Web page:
Acct Checkpoint Essay

896 Words Jun 11th, 2013 4 Pages
Read the Arthur Andersen’s Troubles Ethics Case on pp. 107–113 (Ch. 2) of the text.
Answer questions 1, 3, and 4 on p. 113 in 200 to 300 words. When responding to question 3, focus solely on the Enron case.

1. What did Arthur Andersen contribute to the Enron disaster?

Arthur Andersen (AA) did not advise the Enron Audit Committee that Enron’s policies and internal control were not adequate to protect the shareholders’ interests even though AA had assumed Enron’s internal audit function (Brooks, 2007, 110).
As their accountants they should have had and were supposed to have had reviewed the company's financial condition and truthfully report on that condition. This would have allowed the investors as well as the public to estimate
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As in the Enron case, Arthur Andersen also had a computer consulting firm which Enron hired. Greed played an important role in their downfall, by AA not wanting to lose their client; they risked conflict of interest just to please them. The need and want to keep the large firm clients, had the audit partners associating more with the needs of the client instead of the accounting ethics. These ethics require accountants to investigate anything that does not seem right and also to tell the truth about the quality and amount of risk seen as they audit a company. As for as the Enron’s case, Arthur Andersen failed to establish and reveal the false profits that were reported.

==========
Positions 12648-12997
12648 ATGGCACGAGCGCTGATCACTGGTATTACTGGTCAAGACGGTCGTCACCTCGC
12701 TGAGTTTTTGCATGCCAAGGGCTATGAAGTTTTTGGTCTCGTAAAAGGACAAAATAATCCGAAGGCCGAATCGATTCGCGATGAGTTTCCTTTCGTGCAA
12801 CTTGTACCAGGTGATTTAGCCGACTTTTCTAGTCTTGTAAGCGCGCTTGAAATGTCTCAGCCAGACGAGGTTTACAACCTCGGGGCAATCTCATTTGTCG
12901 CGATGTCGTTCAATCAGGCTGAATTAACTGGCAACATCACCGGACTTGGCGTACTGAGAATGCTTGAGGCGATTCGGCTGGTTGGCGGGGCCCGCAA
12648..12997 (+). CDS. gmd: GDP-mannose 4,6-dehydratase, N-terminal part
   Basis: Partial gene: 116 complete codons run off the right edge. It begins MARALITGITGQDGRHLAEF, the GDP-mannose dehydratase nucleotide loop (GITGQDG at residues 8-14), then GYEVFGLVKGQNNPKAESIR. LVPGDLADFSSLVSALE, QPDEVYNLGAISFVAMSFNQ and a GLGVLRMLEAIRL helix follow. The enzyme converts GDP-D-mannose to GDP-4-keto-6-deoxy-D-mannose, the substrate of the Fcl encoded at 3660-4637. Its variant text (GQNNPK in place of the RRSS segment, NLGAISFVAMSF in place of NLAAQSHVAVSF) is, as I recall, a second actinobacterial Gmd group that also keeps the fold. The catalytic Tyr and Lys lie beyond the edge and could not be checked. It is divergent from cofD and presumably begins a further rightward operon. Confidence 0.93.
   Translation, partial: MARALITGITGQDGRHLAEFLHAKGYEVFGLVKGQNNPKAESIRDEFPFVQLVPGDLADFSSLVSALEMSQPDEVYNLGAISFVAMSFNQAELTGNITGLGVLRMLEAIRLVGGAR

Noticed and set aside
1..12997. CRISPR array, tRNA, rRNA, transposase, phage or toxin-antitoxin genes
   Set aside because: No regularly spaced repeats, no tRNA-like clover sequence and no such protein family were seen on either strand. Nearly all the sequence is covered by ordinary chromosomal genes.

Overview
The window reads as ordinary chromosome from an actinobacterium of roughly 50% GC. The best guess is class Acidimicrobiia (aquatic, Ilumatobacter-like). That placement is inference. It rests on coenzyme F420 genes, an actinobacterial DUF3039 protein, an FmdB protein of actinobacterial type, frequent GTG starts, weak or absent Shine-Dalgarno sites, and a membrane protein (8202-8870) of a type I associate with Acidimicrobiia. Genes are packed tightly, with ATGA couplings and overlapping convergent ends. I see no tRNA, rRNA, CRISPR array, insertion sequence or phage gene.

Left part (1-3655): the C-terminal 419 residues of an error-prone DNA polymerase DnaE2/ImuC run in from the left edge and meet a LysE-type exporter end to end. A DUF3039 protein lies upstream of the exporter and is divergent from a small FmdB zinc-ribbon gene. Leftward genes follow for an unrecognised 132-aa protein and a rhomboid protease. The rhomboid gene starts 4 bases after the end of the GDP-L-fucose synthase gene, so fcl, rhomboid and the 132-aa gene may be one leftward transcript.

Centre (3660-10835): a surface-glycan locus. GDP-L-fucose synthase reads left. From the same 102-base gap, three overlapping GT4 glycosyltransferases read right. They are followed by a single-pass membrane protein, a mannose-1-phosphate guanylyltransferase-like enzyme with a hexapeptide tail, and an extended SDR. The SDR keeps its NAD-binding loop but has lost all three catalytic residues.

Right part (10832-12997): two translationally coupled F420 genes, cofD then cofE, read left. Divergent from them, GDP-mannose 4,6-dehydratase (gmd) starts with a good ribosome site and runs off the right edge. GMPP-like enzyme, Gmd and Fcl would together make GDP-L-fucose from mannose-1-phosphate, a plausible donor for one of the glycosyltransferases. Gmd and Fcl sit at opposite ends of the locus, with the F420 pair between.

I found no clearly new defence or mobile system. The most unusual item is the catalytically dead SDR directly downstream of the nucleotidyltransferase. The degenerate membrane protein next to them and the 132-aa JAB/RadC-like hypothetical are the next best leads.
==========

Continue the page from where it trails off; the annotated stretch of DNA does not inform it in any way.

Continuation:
Enron used “special purpose entities” (SPEs) to access capital or hedge risk. By using SPEs such as limited partnerships with outside parties, a company is permitted to increase leverage without having to report debt on its balance sheet. The company contributes hard assets and related debt to an SPE in exchange for an interest. The SPE then borrows large sums of money from a financial institution to purchase assets or conduct other business without the debt or assets showing up on the company’s financial statements. Enron took the use of SPEs to new heights of complexity and sophistication, capitalizing them with not only a variety of hard assets and liabilities, but also extremely complex derivative financial instruments, its

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